Opinion: Will Clarence Thomas recuse himself on Trump’s immunity claim?

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The first cases related to the prosecutions of Jan. 6 defendants, including a certain former president, have arrived at the Supreme Court, and with them comes the burning question: Will Justice Clarence Thomas, the spouse of a documented election-denying, pro-Trump conspirator, recuse himself as he should?

There is little in Thomas’ recent past — very little — to suggest that he will. He has participated in several election cases and predictably shown favor to the Republican arguments. What’s more, there is nothing to force him to do the right thing in the vaunted new/not-new code of conduct that the Supreme Court reluctantly issued last month after repeated stories of some justices’ — chiefly Thomas’ — misconduct. That hole in the code just underscores its hollowness.

Opinion Columnist

Jackie Calmes

Jackie Calmes brings a critical eye to the national political scene. She has decades of experience covering the White House and Congress.

Last week, the Supreme Court agreed with rare speed to consider a gutsy motion from special counsel Jack Smith, reflecting Smith’s zeal to thwart Donald Trump’s delay tactics and get a verdict before the 2024 election in the Washington case alleging that the former president sought to subvert the 2020 election.

Smith asked the justices to expedite their consideration of Trump’s claim of presidential immunity for his actions, without waiting for the Court of Appeals to act. (The District Court judge in this case, Tanya S. Chutkan, ruled that the former president didn’t enjoy “the divine right of kings to evade the criminal accountability.” Trump appealed.)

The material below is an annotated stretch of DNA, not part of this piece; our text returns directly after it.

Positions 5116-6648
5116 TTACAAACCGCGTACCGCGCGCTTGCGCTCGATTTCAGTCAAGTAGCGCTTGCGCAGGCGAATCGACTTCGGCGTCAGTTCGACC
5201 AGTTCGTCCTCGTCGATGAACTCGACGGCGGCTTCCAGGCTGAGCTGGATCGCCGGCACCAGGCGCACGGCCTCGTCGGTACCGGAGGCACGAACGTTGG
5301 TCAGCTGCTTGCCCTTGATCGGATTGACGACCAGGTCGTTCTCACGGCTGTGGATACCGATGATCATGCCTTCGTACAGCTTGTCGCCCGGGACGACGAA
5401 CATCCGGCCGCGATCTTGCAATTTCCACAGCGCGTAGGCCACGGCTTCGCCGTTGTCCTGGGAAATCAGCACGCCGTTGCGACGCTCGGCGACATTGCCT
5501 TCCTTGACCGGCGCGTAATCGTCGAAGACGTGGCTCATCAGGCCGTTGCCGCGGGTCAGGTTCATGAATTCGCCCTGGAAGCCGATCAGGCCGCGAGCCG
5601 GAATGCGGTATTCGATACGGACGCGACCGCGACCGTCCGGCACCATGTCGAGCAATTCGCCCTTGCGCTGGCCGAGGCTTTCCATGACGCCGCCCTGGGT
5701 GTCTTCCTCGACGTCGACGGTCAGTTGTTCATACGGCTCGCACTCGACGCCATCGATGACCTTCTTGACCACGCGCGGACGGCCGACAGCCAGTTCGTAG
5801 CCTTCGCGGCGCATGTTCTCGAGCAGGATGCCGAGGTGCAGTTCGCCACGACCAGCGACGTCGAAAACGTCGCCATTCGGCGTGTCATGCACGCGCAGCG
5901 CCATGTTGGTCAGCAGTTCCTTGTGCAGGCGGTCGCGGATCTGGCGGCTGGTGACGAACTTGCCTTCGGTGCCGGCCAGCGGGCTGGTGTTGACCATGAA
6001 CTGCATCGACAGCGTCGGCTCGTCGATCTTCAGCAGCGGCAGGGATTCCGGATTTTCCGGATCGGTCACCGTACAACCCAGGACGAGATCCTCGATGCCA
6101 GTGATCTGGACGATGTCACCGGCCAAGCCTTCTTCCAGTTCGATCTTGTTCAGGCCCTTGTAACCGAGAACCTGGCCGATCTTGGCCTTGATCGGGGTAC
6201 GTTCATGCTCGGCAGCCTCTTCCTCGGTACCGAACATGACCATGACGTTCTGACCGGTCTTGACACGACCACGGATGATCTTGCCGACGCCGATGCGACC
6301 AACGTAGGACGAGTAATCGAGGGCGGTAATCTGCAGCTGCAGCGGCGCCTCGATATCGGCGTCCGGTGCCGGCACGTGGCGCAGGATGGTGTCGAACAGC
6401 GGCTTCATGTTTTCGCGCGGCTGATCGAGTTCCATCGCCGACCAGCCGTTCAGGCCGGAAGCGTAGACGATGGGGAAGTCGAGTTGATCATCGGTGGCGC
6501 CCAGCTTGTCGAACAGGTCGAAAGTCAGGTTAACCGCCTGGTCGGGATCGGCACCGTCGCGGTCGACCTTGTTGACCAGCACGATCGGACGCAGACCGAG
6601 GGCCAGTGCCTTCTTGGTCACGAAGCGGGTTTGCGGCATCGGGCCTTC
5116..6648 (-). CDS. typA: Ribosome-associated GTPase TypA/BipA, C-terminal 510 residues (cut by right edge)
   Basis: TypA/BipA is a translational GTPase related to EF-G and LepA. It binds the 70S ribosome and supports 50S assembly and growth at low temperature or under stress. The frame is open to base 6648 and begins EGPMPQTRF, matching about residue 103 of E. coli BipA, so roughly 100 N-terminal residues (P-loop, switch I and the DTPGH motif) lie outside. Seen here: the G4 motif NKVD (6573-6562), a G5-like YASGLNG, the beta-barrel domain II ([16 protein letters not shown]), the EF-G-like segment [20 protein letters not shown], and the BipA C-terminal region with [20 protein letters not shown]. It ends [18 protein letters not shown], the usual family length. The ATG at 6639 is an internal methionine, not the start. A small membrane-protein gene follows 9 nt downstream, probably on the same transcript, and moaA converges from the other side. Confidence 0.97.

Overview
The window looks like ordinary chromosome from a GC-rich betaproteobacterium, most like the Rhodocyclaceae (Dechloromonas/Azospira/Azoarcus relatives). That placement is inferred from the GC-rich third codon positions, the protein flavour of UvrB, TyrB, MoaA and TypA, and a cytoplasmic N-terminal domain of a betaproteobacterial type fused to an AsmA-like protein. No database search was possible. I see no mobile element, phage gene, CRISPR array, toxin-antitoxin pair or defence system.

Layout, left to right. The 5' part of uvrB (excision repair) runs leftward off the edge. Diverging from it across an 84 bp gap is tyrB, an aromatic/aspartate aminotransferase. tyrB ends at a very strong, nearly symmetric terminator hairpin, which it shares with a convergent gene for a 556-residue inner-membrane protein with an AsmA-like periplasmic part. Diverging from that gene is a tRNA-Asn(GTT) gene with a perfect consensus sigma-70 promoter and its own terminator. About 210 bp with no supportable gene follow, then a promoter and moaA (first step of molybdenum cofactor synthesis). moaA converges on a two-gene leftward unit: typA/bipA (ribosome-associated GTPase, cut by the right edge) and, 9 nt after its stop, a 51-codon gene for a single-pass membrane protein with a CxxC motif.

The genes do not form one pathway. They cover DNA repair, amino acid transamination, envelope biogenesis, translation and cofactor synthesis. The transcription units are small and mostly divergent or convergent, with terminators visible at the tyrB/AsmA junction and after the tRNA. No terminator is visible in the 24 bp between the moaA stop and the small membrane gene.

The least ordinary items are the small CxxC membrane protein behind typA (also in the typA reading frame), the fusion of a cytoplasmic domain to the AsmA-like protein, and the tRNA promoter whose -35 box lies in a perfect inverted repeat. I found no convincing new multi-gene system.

Now the Trump team has until Wednesday to respond to Smith’s motion. The Supreme Court could grant or reject Smith’s request as soon as this week. You have to imagine that Chief Justice John G. Roberts Jr. would like to settle the matter ASAP, rather than rule in the thick of the 2024 campaign.

The court also said last week that it would decide a separate case that challenges the federal government’s prosecutions of hundreds of rioters at the Capitol on Jan. 6, 2021, for “corruptly obstructing an official proceeding” — that is, the certification of Joe Biden’s 2020 election win. Trump, too, has been so charged, though he faces other counts as well.

Thomas should have no say in either matter before the court. None.

His wife, Virginia “Ginni” Thomas, is a longtime conservative activist who robustly egged on the effort to overturn the 2020 election all the way to the White House. You don’t have to be an attorney to see how that poses an apparent conflict of interest for her husband. Yet Thomas has several times declined to recuse himself in previous 2020 election cases.

His defiance of recusal norms, amid widespread demands from the legal community, is a scandal every bit as much as the stories of the luxury vacations, property deals and more that he and Ginni have enjoyed thanks to a billionaire with occasional interests before the court, as ProPublica and other publications have damningly documented.